Faces of FreeBSD – Alberto Mijares12/10/2012
FACES OF FREEBSD
Are you aware of the tangible benefits derived from our support of the FreeBSD community? In conjunction with our year-end fundraising drive we are going to be spotlighting different people on our website, blog, and Facebook page who have received funding to work on development projects, run conferences, travel to conferences, and advocate for FreeBSD.
Please enjoy our first installment of our Faces of FreeBSD series!
Let us introduce you to Alberto Mijares. We helped him attend EuroBSDCon 2012 by assisting him with his travel expenses. Here’s his story.
My name is Alberto Mijares, I am 33 years old, and was born in Caracas, Venezuela. I started learning about computers in a special program starting in fourth grade on 486 PC’s. By the time I got my bachelor’s degree I had learned programming languages, spreadsheets, word processors, and educational programs (LOGO, dBase, GWBasic, Pascal, and Turbo Pascal) on “cutting edge” Pentium MMX’s.
In the late nineties I studied petroleum engineering at Universidad Central de Venezuela. Later I began work at a telecom company, was introduced to UNIX, and ended up on the technology support team, responsible for monitoring the company’s IT infrastructure, composed of three IBM RS-6000 servers with AIX for the core business, a couple of NT and W2K servers for domain controlled and call center software, and ten servers with FreeBSD for web, mail, dns, proxy, dhcp, database, sms gateway, ivr, monitoring, file sharing, and other services.
Once I learned about FreeBSD I quickly became a fan of UNIX and wanted to know more. I took Linux-based courses and could compare Linux and FreeBSD. I transferred all my new knowledge to a FreeBSD environment and learned about both operating systems inspired by the same philosophy, in parallel.
In my country, public administration promoted the use of free software, which influenced the growth of development companies, training institutes, nonprofit user groups, and a philosophical-activist movement. But Linux was also mainstream because of its popularity.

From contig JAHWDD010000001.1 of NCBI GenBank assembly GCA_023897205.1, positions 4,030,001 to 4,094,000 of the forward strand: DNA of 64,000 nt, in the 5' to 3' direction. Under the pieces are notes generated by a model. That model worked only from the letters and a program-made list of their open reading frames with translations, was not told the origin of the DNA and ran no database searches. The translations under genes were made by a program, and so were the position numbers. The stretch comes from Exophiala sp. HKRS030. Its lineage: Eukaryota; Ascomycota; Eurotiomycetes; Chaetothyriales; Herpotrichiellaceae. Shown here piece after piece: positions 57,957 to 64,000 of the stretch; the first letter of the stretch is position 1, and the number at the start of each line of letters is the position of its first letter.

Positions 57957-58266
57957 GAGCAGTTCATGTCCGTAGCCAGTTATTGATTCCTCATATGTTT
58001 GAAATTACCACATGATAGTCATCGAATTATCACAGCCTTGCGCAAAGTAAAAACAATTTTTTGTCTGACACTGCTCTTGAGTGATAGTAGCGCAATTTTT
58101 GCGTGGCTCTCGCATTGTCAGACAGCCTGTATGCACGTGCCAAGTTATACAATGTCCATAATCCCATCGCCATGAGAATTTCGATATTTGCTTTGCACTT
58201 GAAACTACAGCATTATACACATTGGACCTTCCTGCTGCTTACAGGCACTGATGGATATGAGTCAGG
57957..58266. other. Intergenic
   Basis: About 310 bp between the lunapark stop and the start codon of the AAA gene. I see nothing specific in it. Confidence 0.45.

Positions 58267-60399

I continued to work with Linux but technical issues and disappointment led me to ask my superiors to migrate the platform to a more robust operating system—FreeBSD. They still thank me for it. I’ve been an advocate to use, promote, learn more, and improve FreeBSD. I work to consolidate a group of users, support the use of FreeBSD in infrastructure projects and encourage public and private companies to help fund The FreeBSD Project.
Three years ago I was able to collaborate with Hans Peter Selasky to support a new device in the u3g driver. This year, thanks to a travel grant from The FreeBSD Foundation, I was able to meet Hans at EuroBSDcon 2012 in Warsaw and talk with him on many topics. I also was able to meet Paul Schenkeveld, Kirk McKusick, Eric Allman, Peter Hansteen, Chris Buechler, Chris Moore, and many other personalities in the BSD world. The FreeBSD Foundation paid for my accommodations and conference fees, and I’m very grateful for that subsidy.
The conference motivated me so much that I organized a meeting with my peers to share the experiences. In November I gave a talk about IPv6 and FreeBSD to local university students. I plan to attend BSDCan next year, take the BSD certification exam, and organize a big BSD event in my country for late 2013 or early 2014. I would like to be a facilitator of the BSD Certification exam in my country. I just submitted a PR with a new port for the FreeBSD Ports Collection. Soon I will be helping to translate the updated handbook to Spanish.
FreeBSD has become a lifestyle for me. I want to be more involved with the project as time passes.
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